Indeed, all three monotheistic religions have scriptures calling for tolerance, mercy, love and peace. What we choose to focus on, judge by, is therefore, a function of our beliefs, not something we can justify by selective religious reasoning.
State Sanctioned Hypocrisy
The hypocrisy of not only Saudi Arabia, but those nations and leaders that visited the country in the wake of the recent death of the king, even flying flags at half-mast, like England but not Scotland, is visible to all. Transparently and desperately trying to get in with the new king to gain access to oil, defence, and trade agreements.
As Abulkair has written:
“As long as the oil keeps flowing, the world will turn a blind eye if Saudi Arabia continues to crack down on freedom and human rights.”
Saudi’s own hypocrisy lies in not exercising mercy and tolerance in order to deserve the same, principles cited by Muhammad himself:
“No mercy would be shown to him who does not show mercy”, Muhammad in Sahih Al-Bukhari and in Sahih Muslim
“Be tolerant to be tolerated”, Muhammad narrated in Ahmad Ibn Hanbal, Musnad 1/248.
Tolerance, or samah, in Islam is considered to also mean leniency.
Furthermore, it has been pointed out that they extreme flogging sentence breeches even the grounds and interpretation of Quranic and Sharia punishments.
Human Rights Campaigns
Various Change.org and Amnesty International campaigns are keeping the pressure up, but governments are turning a blind eye to Saudi, tolerating one form of extremism over another, Islamic State. Mainly, it seems, because IS (ISIL/Daesh) is missionary, i.e., wanting to expand and conquer, whilst Saudi is content to rule its own citizens with an iron rod, beheader’s sword and flogger’s cane.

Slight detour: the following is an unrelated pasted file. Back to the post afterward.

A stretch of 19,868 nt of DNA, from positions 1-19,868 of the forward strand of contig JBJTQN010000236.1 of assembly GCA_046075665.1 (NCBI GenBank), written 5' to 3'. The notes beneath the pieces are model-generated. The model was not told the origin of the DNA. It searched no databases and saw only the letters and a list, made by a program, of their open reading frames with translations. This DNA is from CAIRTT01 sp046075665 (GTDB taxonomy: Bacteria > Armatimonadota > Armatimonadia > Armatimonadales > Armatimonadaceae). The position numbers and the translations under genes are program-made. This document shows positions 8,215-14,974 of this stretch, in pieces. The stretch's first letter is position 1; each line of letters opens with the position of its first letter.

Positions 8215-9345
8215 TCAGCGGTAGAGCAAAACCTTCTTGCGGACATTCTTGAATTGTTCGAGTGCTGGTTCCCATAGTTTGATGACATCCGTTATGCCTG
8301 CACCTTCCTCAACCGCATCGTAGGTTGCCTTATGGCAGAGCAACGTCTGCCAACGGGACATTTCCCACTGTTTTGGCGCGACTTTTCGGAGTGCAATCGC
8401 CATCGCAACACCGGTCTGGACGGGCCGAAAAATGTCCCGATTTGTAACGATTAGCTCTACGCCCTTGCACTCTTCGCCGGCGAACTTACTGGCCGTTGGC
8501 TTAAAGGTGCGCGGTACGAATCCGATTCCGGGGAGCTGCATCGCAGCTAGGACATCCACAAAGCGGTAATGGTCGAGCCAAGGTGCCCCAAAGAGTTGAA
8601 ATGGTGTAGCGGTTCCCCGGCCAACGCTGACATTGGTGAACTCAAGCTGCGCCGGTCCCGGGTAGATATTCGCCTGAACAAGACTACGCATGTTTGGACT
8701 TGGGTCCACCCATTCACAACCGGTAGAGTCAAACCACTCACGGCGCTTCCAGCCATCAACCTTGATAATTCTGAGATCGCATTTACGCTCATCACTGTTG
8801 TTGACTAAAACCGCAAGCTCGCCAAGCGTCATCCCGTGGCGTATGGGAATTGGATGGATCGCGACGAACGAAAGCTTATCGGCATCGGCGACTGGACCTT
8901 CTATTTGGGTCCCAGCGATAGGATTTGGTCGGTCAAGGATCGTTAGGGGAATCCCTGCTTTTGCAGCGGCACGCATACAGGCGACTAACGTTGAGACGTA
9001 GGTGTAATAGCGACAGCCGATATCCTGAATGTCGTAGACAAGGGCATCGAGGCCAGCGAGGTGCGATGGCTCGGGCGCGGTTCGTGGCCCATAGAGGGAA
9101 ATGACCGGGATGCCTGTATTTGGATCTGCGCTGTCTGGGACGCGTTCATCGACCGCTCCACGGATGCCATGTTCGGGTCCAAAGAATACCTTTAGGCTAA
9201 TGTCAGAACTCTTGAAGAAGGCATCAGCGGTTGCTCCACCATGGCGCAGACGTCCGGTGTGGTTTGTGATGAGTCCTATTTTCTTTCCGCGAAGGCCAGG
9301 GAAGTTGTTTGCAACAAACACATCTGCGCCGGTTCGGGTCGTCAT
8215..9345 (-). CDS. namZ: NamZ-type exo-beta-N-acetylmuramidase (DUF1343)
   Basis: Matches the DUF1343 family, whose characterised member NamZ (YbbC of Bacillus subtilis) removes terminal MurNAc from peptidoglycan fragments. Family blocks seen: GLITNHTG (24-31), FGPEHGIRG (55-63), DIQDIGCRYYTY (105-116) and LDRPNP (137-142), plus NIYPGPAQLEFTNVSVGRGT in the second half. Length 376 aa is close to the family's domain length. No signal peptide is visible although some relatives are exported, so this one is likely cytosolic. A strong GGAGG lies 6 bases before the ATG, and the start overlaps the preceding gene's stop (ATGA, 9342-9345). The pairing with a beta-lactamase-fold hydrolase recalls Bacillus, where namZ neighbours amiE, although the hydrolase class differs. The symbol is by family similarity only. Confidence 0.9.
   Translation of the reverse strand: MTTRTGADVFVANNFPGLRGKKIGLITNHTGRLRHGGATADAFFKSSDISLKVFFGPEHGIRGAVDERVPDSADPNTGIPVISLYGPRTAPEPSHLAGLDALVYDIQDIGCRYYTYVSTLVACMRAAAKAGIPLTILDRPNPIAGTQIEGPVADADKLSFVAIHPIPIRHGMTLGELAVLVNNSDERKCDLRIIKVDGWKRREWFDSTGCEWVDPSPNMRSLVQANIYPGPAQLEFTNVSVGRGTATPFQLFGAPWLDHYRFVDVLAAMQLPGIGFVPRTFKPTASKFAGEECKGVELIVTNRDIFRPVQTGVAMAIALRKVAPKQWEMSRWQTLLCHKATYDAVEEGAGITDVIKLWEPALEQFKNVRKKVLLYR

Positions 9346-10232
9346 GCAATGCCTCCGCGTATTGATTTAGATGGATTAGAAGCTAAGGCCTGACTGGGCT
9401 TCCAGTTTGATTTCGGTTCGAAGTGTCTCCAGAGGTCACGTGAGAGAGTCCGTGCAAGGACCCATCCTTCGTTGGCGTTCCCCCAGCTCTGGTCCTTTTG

Other international human rights, humanitarian, peace and journalists organisations have continued to publicise Badawi and Abulkhair, giving them prizes and awards to draw attention to their plight and honour their fight. For instance Badawi has been awarded the PEN Canada One Humanity Award 2014, the Reporters without Borders Netizen Prize 2014, and Aikenhead Award 2015 of the Scottish Secular Society.
Whilst the حديث ḥadīth or saying(s – technically أحاديث ʾaḥādīth is the plural) of the Prophet are outside the Quran, they like the Mishnah and Talmud for Jews, form a significant part of traditional interpretations for Muslims. Indeed, much Shariah law is derived from the Hadith. For those campaigning for the release of Raif Badawi and Waleed Abulkhair you could do no worse than to quote the following hadith to them:
“It is better for a leader to make a mistake in forgiving than to make a mistake in punishing.” – Al-Tirmidhi, Hadith 1011.
In fact it is an injunction of one hadith to call Islamic oppressors to account:
Allah’s Apostle said, “Help your brother whether he is an oppressor or an oppressed,” A man said, “O Allah’s Apostle! I will help him if he is oppressed, but if he is an oppressor, how shall I help him?” The Prophet said, “By preventing him from oppressing (others), for that is how to help him.” – Sahih Bukhari 9.85.84
Abulkair finished his final letter pending imprisonment with this:
“…freedom is cultivated, its seeds are those who have sacrificed a lot and have made the sky the limit to their sacrifice… There will always be free souls in this world who will not be silenced by oil!”
Please, and especially in the wake of Charlie Hebdo, do not forget those in prison for standing up for freedom of expression in the Arab world. Keep the pressure on governments, agencies and media alike to Free Raif Badawi and Free Waleed Abulkhair.